# Tag Info

1

On start up most cameras extend their lenses. They extend even more when zooming. Effectively the camera is increasing its air volume as it zooms and decreases it as it retracts. The air for this increase in volume is drawn in around the telescoping lens sections drawing in dust. Some cameras have better dust seals than others. I was put off from buying a ...

2

As @inkista explains, the "times-zoom" notation is just a relative measure, and doesn't tell you anything absolute. This is different from binoculars, where the number actually means how much bigger the subject appears than with the naked eye — that's because cameras project what's known as a "real image" onto the sensor or film, whereas binoculars form a "...

7

It's impossible to say. This is because a "zoom factor" is a relative measurement, not an absolute one. 10x zoom doesn't mean the picture is enlarged 10x. All that the zoom factor is telling you is how much longer the longest focal length of the lens is from the shortest one. Both a 5-50mm and a 50-500mm lens are 10x zooms. But they have vastly different ...

3

A 10x simply means that the longest (most "zoomed in") focal length is 10x longer than than widest focal length. This has the effect that everything in the photo is 10x bigger. It's a ratio, and doesn't have any meaning in meters or feet. It doesn't mean that it's as if you were 1 foot away instead of 10 feet. In fact, if you took photo with a wide angle ...

-1

A numerical example For years 35mm film cameras dominated. The image size was 24mm by 36mm. let us assume we want a 20mm high image of a 2,0 m high object at a distance u in front of the camera. Provided u is at least 10 times bigger than the focal length f, the ratio of image height to object height is approximately f/u, thus 20mm/2m = f/u, hence ...

0

In theory, it makes no difference how the lens attained focal ratio 4.8 (f/4.8). However, every lens is constructed via a series of compromises. In other words, the perfect lens, able to yield a faithful image has yet to be made. As to the constant zooms design: The problem is; as the focal length is changed, the size of images of objects is changed. Long ...

4

Typically, the constant aperture zoom would be sharper. The vast majority of lenses get sharper when stopped down, this includes constant aperture zooms and prime lenses too. So when you stop down an F/2.8 lens to F/4.5, let's say, you get would get an image which is very sharp. The variable aperture lens though would be wide-open at some focal-length and so ...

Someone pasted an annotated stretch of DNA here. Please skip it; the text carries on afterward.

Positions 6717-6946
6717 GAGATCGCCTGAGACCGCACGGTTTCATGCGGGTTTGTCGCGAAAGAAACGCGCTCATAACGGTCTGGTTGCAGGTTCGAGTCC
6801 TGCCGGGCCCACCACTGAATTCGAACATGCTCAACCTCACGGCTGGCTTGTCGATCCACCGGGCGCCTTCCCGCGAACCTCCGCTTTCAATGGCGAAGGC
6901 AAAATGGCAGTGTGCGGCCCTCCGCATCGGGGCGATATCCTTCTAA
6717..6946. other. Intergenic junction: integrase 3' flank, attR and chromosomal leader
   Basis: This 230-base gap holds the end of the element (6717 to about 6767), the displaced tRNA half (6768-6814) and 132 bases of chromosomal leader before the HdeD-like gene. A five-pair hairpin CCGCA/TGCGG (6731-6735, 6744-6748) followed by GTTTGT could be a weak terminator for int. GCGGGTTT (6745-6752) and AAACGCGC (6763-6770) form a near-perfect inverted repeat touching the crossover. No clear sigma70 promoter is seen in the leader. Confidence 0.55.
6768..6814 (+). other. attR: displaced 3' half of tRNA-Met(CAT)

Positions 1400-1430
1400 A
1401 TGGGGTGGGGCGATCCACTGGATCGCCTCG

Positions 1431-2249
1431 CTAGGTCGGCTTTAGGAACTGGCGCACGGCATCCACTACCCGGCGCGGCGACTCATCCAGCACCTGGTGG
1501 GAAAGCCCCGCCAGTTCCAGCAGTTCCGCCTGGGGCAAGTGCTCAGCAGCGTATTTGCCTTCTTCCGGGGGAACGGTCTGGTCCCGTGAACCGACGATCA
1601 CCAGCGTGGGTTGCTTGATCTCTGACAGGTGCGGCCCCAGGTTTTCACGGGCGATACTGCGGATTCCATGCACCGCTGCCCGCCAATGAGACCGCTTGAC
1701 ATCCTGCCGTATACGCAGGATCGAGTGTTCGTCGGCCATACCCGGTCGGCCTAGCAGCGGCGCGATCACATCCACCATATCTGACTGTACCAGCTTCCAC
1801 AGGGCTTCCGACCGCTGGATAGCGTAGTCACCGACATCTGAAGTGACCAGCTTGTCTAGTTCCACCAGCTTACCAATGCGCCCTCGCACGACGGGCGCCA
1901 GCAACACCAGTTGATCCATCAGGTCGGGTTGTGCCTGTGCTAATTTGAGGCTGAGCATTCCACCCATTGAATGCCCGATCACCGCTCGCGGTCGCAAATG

3

All other things being equal, yes — mostly. In terms of exposure and depth of field, they would be as close to functionally equivalent as things get in the real world. The shape of the aperture blades will have some impact, so in some cases you could probably tell by looking closely, even if that were the only difference. But in the real world, those lenses ...

4

However, it costs much more than I was planning to pay. As the size of the sensor increases the cost of the lens needed to provide an equivalent picture (same field of view, or depth of field, or brightness, etc.) increases rapidly. Not only must the lens be longer in focal length to provide the same field of view, but the diameter of the entrance pupil (...

2

If you are considering a camera with P pixels, and you have a minimum after-crop megapixel count you are considering (Pmin), then the digital zoom ratio of the camera is ZD = √(P / Pmin). Just multiply this digital zoom ratio by the lens's optical zoom ratio to get the total zoom ratio. Thus for the RX100 cameras, their optical zooms are 100/28 ~= 3.6×. ...

4

Cropping and zooming are basically equivalent, so this is easily calculated. Zooming in 2× — like, focal length 36mm to 72mm — is like cutting the frame in half. Of course, that's each dimension, so you need to square it to calculate megapixels. For example, a 24mpix image might be 6000×4000, and to simulate that 2× zoom, you'd cut it in half each way, to ...

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